John Sayles, moviemaker and novelist, is about to embark on a do-it-yourself book tour in a rented Prius, in support of his brand-new novel,
A Moment in the Sun
The tour, which brings him to the Free Library of Philadelphia at 7:30 p.m. Monday, befits Sayles, a DIY kind of filmmaker.
With longtime partner Maggie Renzi, Sayles is going to drive across America. From his home in what's apparently the creative capital of the United States at the moment, Brooklyn, he says: "I'm looking forward to it. A reading is like theater, an immediate connection with people. And I love the idea of doing only libraries and independent bookstores. Maggie and I like to take long road trips. We'll have five to eight hours of driving a day, more in Texas."
Sayles, 60, has made a DIY indie career for three decades now, feeding the filmmaking habit by writing scripts for others. He started off writing for low-budget god Roger Corman, and wrote screenplays for deathless outings such as Piranha (Corman-produced) and Alligator. Sayles used savings from those gigs to make his first DIY movie, Return of the Secaucus 7, a 1980 film that spurred a genre of history-conscious, retrospective flicks. A MacArthur grant financed The Brother From Another Planet (1984), one of his best-known movies.
The rest of his career is studded with honored films such as Matewan (1987), Eight Men Out (1988), and Passion Fish (1992). Sayles is still very much at it, having finished his 17th film, Amigo, last year, and doing the script for the Spielberg project Jurassic Park IV.
But A Moment in the Sun's moment is now, a strapping 935 pages, a sprawling U.S.A.-style novel that, something like the John Dos Passos classic, follows a group of characters in parallel tracks as they traverse the America of 1897, taking in the Yukon gold rush, the Spanish-American War in the Philippines, and the advent of movies. Like all Sayles films and novels, it's drenched in a detailed, loving awareness of time and place.
"What can I say?" Sayles says. "I'm a bookstore junkie." To research the novel, he "haunted used bookstores" for obscure diaries, accounts of the era, letters, life stories. He also haunted Amazon.com and other websites, "a godsend for writers like me," where long-buried books were easily accessible.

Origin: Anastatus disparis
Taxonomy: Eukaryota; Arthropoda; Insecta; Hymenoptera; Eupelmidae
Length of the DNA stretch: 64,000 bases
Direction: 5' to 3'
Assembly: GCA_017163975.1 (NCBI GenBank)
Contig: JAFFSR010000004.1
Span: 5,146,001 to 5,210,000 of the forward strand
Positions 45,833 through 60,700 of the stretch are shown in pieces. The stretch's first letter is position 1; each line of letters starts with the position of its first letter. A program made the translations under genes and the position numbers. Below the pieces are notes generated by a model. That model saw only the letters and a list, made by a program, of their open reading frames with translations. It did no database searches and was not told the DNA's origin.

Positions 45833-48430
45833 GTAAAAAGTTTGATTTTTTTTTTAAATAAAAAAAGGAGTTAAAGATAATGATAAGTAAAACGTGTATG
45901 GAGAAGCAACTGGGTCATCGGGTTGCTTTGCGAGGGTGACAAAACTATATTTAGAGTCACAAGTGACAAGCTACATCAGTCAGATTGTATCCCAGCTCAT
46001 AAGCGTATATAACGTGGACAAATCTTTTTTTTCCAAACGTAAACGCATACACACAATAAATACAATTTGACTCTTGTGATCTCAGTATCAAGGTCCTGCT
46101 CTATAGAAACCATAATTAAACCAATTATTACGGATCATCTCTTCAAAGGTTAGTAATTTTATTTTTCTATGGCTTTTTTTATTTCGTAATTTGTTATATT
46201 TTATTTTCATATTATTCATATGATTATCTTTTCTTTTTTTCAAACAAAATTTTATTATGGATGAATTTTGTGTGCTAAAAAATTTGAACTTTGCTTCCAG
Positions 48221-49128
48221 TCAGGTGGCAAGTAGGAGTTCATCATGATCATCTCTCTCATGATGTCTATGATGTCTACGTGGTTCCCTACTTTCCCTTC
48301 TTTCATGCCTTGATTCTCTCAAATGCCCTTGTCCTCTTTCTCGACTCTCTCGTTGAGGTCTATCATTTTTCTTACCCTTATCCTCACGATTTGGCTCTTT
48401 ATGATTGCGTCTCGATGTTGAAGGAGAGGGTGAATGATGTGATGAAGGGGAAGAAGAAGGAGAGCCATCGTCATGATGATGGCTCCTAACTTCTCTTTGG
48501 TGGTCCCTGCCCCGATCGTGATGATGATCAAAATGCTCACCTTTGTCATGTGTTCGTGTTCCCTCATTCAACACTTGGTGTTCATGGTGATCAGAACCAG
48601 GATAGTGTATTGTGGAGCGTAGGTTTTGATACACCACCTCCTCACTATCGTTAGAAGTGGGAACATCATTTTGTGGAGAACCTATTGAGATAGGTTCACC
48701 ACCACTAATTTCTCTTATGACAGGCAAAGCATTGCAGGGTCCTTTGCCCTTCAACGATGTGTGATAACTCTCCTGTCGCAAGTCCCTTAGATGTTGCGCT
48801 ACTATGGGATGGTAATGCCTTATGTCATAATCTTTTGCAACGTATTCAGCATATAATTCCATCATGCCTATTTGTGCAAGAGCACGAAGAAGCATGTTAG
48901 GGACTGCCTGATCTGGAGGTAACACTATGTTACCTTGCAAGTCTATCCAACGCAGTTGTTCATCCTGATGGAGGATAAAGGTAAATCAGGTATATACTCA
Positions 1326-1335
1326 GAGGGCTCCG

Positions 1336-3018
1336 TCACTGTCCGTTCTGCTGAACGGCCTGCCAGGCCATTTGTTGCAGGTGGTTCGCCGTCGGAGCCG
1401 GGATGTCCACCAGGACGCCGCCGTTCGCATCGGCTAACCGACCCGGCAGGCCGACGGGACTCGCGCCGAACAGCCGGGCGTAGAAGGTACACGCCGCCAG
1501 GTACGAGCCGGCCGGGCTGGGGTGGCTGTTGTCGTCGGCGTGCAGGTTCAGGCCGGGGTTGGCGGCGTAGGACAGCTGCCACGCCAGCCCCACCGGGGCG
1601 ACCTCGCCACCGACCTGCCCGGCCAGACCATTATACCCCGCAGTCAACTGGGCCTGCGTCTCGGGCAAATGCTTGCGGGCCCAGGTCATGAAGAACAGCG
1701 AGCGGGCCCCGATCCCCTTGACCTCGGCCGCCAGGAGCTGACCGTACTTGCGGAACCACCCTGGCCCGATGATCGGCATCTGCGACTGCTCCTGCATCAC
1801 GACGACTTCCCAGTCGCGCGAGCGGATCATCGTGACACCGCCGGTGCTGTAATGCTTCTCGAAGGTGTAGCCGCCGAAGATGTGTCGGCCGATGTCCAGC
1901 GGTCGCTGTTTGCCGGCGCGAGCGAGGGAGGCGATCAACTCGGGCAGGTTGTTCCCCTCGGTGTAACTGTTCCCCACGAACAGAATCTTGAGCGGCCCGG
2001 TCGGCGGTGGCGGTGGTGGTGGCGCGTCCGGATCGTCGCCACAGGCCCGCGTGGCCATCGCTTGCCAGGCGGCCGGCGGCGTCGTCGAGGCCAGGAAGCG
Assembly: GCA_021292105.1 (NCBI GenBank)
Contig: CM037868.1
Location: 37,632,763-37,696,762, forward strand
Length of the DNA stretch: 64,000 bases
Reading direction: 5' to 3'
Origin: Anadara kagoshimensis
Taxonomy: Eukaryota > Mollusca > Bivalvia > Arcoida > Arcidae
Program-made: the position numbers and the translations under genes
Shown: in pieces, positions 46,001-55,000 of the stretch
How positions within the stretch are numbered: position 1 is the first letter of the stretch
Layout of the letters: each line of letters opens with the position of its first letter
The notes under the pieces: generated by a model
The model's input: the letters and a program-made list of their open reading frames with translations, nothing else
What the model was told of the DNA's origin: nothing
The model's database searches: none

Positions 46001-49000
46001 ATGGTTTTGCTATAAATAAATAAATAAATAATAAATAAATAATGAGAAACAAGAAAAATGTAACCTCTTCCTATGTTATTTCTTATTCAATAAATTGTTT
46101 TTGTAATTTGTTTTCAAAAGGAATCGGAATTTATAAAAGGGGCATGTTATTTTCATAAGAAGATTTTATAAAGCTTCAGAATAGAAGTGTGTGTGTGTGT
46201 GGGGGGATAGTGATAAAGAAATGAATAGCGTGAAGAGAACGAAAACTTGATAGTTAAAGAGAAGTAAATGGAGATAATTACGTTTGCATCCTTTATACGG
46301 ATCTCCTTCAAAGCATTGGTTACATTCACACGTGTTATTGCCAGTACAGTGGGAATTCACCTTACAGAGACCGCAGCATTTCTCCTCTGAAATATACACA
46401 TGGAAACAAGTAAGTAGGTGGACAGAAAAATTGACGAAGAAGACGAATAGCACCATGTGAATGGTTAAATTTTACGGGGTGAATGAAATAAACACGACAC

Moment is his first full-length novel since 1991's Los Gusanos. "The book started as a screenplay, but then kept growing," Sayles says, "until we finally said, 'No, we'll never get the funding for something this ambitious.' But in scouting locations in the Philippines, I got an idea for another separate story of the war - and when we learned we could make a movie in the Philippines for only $2 million, I said, 'Hey, if I write a few screenplays, maybe we could do that.' "
As ever with Sayles, Moment has much to say about this country and its history, the promise, the cruelty, the waste, in an era of imperialism, racism, and eugenics enthusiasts. "My characters are lost in the flood of history," he says. "When I write a novel, I don't do a lot of explicit editorializing, but I feel like I'm the attorney, and I choose whom to call to the stand and show the jury the stuff that makes your case. The readers can connect the dots - although, true, I'm putting the dots down there."
A good example is Hod Brackenridge, a major character who is "just a farmer who became a miner and wants a square deal for the working guy - but he isn't getting it. He's no Marxist, he has no theory, but he sees the hideous things he sees."
So how to get a massive novel published?
"We went to the usual suspects, Harper, Atlantic," says Sayles, "but when you write a book every 15 years, everybody you used to know is either gone or retired. Some didn't like it, some weren't interested, some crunched the numbers and said, 'His last book didn't track well enough for us.' At a couple of places, they loved it, but 'I just have to check upstairs,' and we never heard back."
So Sayles went off to shoot Amigo, and his agent, Anthony Arnove, showed it to the folks at McSweeney's, the crusading, differently thinking indie publisher - "and they loved it," says Sayles.
It makes sense that DIYer Sayles would end up with McSweeney's: "They're kind of doing in literature what we've been trying to do in films. They're sort of a throwback. They stay fairly small, and make really nice books, take care with covers, print, binding - that's nice, too. They're saying, 'We know everyone's saying, "Literature is dead, nobody wants to read a book," but we think there are people out there who want to read, and we want to grow that audience.' "
So do books get in the way of movies, or what? "I do movies and books simultaneously," Sayles says. "The problem with movies for low-budget filmmakers like us is, you have to strike while you have the funding. With this book and Gusanos, I'd get started, then get involved in making a movie, or writing movies for other people, to make enough money to make a movie." The Writers Guild of America strike of 2007-08, however, left him with enough time to finish Moment.
Which he did himself - the way he's doing the tour.
So is he a better novelist or a better director? "Making movies, you're always directing the talents of others, and compromising with the hard realities of funding and so on," Sayles says. "But in a book, you don't need to compromise. It costs you only the ink and the time to type it. I think anyone who does both will think they're a better fiction writer than a director."